I had some terrific text battles with my ex-husband in the first few years of our divorce. In an effort to avoid speaking with him or hearing the things I inevitably heard during calls, I relied on texts to work out visitation arrangements, discuss who was getting which holiday gift, and more delightful divorce stuff like quoting the joint parenting agreement text and verse, questioning his parenting choices and taking note of every time he was a few minutes late. It wasn’t pretty. I am accountable for my share of that shit.
Instead of deleting those messages, though, I’ve kept them as a reminder of how ugly things can get via text. And more important, when to stop, when to just be done.
Texts from my ex-husband pushed my buttons. And they still do. But we will communicate for as long as we co-parent our son—in other words, forever. In an effort to smooth out that process, I’ve had to learn a few ex-texting rules of thumb.
Take a Breath
Once upon a time, I felt it was necessary to respond to every single text from my ex—like if I didn’t, it would be noted in the Great Book of Divorce Fault. Now when I see words appear on my phone screen that confuse me or piss me off or make me roll my eyes even a little bit, I do my very best to take a deep breath. Or three.
Not Every Text Deserves a Response
After those breaths, I ask myself if this message is a conversation or statement, and if I need to participate at all. Most of the time, the answer is no. Almost always, nothing good will come of my two cents.
Power Can Come in Silence
I am a great talker. I write for a living. I am a skilled communicator who believes in the power of words. It has taken me decades to learn and put into practice the heft that can come from letting someone else’s words hang there. Sometimes for years. Particularly if those words are assholery.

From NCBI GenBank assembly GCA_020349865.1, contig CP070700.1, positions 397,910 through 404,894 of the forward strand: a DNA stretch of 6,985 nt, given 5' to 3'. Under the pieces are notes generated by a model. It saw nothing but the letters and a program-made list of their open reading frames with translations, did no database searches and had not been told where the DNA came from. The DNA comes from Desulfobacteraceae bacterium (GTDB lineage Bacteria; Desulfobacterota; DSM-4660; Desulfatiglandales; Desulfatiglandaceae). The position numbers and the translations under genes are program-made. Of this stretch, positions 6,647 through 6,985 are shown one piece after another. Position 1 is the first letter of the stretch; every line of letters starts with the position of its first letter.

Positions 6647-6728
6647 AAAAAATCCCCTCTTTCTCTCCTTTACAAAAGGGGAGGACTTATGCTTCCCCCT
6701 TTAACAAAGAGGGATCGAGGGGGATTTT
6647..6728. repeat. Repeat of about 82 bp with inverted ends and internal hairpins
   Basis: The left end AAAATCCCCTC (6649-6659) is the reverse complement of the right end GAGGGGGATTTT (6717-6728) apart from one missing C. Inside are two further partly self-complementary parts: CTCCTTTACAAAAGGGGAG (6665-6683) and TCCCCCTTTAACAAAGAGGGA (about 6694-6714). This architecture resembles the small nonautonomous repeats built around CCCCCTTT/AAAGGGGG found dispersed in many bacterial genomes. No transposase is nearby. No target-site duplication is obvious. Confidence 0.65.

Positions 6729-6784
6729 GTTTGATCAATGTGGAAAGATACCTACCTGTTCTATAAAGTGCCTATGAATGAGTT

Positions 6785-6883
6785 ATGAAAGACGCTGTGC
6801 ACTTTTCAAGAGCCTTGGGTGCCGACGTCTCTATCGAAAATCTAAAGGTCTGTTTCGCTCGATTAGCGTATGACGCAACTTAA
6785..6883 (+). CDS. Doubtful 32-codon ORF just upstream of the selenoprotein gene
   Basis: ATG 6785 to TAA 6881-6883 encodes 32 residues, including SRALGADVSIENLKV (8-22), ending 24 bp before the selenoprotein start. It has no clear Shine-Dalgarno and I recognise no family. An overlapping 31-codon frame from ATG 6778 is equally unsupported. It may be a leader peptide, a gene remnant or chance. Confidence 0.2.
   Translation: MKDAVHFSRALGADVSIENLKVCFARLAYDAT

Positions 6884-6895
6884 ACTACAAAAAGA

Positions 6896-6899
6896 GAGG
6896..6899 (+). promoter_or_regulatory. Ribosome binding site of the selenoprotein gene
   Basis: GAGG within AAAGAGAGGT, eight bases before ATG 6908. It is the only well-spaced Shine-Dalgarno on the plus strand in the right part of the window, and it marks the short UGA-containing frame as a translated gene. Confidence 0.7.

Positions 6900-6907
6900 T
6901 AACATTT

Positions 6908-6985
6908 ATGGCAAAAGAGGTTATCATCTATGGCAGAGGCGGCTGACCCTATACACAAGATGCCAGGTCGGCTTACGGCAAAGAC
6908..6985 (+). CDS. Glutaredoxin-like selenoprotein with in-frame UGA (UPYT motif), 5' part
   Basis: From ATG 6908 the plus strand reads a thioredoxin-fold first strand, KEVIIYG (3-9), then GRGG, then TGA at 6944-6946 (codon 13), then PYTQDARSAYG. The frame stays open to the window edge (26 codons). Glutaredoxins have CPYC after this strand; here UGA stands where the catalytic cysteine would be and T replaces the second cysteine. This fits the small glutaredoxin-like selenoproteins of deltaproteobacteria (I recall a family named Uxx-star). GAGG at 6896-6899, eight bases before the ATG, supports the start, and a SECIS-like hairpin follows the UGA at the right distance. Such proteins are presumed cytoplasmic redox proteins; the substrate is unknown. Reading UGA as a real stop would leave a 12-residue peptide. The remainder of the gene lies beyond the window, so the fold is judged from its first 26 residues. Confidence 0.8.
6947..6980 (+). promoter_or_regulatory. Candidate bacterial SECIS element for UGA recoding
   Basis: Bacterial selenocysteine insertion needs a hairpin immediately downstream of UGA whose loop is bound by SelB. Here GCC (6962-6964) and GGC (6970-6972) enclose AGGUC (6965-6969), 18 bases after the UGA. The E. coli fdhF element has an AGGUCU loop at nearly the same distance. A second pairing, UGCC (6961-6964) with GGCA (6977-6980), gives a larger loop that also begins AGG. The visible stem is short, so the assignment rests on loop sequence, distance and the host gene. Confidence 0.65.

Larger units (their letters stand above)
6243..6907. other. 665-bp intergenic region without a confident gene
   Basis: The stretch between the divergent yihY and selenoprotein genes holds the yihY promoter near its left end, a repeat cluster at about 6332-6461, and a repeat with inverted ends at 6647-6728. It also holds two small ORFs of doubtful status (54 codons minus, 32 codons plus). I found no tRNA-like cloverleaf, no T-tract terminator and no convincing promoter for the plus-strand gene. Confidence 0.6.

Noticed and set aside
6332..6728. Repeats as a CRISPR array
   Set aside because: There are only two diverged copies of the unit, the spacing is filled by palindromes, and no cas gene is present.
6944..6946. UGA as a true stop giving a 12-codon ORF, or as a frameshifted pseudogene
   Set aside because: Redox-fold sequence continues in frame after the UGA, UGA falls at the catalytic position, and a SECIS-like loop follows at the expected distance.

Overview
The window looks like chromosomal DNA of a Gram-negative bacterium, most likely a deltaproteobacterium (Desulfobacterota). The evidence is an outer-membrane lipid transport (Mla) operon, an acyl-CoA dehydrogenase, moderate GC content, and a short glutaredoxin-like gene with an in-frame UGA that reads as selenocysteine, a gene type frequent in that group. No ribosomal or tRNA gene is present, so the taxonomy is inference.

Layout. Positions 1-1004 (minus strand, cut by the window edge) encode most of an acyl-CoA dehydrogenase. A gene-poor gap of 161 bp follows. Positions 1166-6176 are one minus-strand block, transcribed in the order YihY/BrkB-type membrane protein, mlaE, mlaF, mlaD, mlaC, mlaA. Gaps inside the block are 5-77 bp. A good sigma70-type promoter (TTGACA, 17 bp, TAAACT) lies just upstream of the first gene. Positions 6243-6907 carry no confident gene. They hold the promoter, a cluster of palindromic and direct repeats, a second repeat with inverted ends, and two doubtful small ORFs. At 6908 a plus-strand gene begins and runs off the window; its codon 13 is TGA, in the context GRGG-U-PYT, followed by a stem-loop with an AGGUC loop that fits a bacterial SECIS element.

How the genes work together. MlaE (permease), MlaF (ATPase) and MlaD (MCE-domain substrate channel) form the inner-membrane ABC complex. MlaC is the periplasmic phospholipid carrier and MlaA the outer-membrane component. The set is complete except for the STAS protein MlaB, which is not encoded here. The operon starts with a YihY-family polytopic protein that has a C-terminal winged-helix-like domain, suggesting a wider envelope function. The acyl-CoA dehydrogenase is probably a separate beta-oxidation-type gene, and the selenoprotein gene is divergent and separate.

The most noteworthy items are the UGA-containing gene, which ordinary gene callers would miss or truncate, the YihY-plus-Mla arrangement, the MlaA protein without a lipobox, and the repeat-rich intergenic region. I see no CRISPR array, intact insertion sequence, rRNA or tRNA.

I Give Myself a Deadline
If a message really needs a response or I am unsure of how or when to answer, I set a deadline. Whether that future date is 24 hours out or next Monday, I give myself permission to put off a response until I have given it thought, let the emotions diffuse, or can ask someone I trust for advice on what to type.
Legally, email is a solid way to document questions, behaviors, requests, plans and all that formal stuff co-parents often have to make official for the courts or mediators. This sucks. No parent wants to begin holiday planning with a “Dear Sir” letter. But it is much easier to track, archive and quote email than text. Also, email takes a bit more time to hammer out, and if you are trying to preserve your sanity as well as your words, this is preferable to scrolling through four years of texts. A note to those of you who do or have received abusive, threatening or scary texts from someone else: Take a screenshot and email it to yourself.*
Nothing Lasts an Eternity
This includes many relationships and most text messages. I can forgive myself for some of the dumb, irrational, emotionally whacked out texts I have sent to my ex at 2 a.m., even if they do occasionally burden me with guilt or humiliation at 2 a.m. That means I also have to scroll past the awful, creepy, harassing texts sent to me. It’s not easy, but life goes on and new words eventually fill up my screen. The quickest way to move on is to let other people’s messages—happy, emoji-dripping, hilarious, loving texts from lovely people—take their place at the top of the message list.
I’m Not Perfect
Even in the art of ex-texting. Which is why, underneath a pile of texts from people I currently love madly and deeply, there sit these painful exchanges, as a lesson in how not to do relationships—or the end of them—via text.
*If you are the recipient of threatening texts, are in fear, are dealing with an abuser or any other circumstance that could put you in danger, please reach out to someone who can help you immediately.